How does CO2 offsetting work
and when does it make sense?

Information on carbon offset

Why does it make sense to offset CO2 emissions?

Not to produce greenhouse gases in the first place – that would be the ideal thing for the climate. Because in some areas this is not immediately possible, the offset of CO2 emissions is a meaningful instrument for climate protection.

Problem: In many areas of life we are still dependent on products and services that cause CO2 emissions. So far – despite good initial steps – we lack the technology to make our everyday life CO2-free.

Solution: The offset of CO2 emissions offers an opportunity to achieve CO2 neutrality in certain areas today. CO2 emissions are reduced elsewhere – where this is technically feasible and ecologically sensible. For this purpose, climate protection projects are being set up all over the world, for example to replace fossil fuels with renewable energy sources or to increase energy efficiency. The amount of CO2 emitted worldwide is thus reduced additionally and permanently. It is important to support only those climate protection projects that would not have been realized without your offsetting money. Otherwise the additional effect is zero.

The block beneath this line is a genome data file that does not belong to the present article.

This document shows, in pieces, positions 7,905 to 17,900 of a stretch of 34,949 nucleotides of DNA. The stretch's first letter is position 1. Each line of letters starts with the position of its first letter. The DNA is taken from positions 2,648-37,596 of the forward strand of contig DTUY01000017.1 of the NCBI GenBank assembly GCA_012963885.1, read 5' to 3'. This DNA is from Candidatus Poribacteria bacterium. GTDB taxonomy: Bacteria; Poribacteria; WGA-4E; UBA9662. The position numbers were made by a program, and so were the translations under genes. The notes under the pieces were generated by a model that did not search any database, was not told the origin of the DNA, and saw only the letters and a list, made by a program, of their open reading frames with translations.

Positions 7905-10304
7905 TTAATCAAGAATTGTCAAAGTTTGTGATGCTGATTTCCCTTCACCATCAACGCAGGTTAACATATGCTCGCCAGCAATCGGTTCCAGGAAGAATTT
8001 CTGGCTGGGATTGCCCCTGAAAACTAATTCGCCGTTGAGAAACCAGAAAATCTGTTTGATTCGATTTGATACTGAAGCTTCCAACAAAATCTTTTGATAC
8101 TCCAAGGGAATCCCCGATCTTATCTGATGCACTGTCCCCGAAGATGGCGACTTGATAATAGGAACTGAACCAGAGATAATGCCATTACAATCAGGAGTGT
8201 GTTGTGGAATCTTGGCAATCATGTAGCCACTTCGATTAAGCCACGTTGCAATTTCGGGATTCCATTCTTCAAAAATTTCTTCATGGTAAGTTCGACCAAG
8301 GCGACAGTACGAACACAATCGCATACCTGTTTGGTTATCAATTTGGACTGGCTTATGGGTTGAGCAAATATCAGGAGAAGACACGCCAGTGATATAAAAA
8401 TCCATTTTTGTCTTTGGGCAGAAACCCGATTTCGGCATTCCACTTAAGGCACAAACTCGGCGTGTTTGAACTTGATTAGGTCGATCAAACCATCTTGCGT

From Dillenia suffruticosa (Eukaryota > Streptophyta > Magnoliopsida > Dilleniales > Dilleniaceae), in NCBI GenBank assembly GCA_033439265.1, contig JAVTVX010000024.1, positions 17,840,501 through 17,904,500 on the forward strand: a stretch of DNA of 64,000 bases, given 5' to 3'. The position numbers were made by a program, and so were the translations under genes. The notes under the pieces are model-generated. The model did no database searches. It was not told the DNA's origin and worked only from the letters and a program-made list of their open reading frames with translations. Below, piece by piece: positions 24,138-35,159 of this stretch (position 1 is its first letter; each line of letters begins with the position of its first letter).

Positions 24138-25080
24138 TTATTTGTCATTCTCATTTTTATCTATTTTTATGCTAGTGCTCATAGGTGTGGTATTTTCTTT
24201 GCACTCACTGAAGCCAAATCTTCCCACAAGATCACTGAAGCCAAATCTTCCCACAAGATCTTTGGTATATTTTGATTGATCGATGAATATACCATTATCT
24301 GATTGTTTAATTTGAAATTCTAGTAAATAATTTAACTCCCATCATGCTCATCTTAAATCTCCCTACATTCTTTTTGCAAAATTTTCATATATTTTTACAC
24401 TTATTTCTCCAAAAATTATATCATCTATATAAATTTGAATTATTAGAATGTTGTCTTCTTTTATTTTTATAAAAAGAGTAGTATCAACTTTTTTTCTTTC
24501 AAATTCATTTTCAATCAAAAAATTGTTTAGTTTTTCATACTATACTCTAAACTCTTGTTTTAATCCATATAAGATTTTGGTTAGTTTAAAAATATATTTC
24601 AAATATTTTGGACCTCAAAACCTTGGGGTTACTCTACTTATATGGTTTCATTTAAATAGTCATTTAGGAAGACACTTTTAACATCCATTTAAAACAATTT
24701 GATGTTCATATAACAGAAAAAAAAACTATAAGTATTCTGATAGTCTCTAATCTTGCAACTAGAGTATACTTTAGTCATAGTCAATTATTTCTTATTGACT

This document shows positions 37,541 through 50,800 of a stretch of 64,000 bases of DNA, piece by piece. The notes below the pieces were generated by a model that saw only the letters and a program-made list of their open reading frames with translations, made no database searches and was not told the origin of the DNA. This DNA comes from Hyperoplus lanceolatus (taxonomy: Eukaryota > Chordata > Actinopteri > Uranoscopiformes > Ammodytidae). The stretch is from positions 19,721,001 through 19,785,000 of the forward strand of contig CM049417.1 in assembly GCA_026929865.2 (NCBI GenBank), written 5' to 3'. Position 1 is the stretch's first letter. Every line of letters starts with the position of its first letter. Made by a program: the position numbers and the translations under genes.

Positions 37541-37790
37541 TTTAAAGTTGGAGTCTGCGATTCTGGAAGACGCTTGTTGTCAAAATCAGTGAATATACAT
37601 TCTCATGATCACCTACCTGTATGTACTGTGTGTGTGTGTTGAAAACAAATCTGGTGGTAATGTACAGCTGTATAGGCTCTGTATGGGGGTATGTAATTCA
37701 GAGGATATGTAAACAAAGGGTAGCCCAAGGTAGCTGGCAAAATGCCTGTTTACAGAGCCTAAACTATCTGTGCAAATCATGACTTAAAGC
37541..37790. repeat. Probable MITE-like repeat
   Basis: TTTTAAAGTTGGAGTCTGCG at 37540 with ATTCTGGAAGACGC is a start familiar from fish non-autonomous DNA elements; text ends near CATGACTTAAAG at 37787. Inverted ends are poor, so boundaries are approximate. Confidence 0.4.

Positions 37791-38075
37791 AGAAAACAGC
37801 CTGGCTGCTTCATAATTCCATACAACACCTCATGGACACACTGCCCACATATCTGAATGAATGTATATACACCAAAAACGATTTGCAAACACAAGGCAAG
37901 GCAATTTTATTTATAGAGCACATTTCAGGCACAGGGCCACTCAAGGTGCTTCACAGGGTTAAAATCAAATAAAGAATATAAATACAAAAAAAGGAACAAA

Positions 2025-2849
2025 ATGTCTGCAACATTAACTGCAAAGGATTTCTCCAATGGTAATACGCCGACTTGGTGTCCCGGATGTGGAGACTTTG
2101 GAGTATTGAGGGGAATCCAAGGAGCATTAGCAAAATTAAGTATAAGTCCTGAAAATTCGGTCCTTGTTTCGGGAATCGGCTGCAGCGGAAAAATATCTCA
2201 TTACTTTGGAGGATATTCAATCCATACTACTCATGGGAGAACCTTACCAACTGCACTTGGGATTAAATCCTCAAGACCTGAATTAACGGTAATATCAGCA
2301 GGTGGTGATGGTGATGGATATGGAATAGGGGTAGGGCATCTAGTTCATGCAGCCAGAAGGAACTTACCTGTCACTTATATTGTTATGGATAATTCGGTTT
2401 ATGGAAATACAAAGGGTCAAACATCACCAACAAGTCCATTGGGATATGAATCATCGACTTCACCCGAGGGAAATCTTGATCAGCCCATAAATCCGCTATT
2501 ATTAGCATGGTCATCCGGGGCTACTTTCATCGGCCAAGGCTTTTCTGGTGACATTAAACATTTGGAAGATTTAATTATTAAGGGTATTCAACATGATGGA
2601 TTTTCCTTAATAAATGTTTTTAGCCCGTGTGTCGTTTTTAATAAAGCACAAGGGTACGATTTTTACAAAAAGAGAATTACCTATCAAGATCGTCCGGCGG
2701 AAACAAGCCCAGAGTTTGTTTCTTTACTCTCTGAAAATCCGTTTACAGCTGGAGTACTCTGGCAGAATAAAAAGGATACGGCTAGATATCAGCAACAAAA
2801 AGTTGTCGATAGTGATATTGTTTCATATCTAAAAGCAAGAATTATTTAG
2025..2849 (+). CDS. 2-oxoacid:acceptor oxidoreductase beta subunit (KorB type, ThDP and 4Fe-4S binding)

Success: The climate footprint – and that is crucial for climate change – remains balanced. What’s more, with the right climate protection projects, the underlying problem is tackled at its root. The construction of additional solar, wind and hydroelectric power plants – financed by carbon offsetting – is bringing about a structural change towards energy generation from renewable energies.

How does the mechanism to offset CO2 emissions work?

Technically, CO2 emissions are offset through the purchase and cancellation of emission certificates. The carbon emissions saved by a climate protection project are allocated to the project operator. The latter can sell the emission rights in the form of certificates. By deleting the certificates in an official register, the certificate – similar to invalidating a ticket – is withdrawn from circulation. The corresponding amount of emissions is thus permanently reduced. One emissions certificate represents one tonne of CO2.

What are the advantages of carbon offsetting?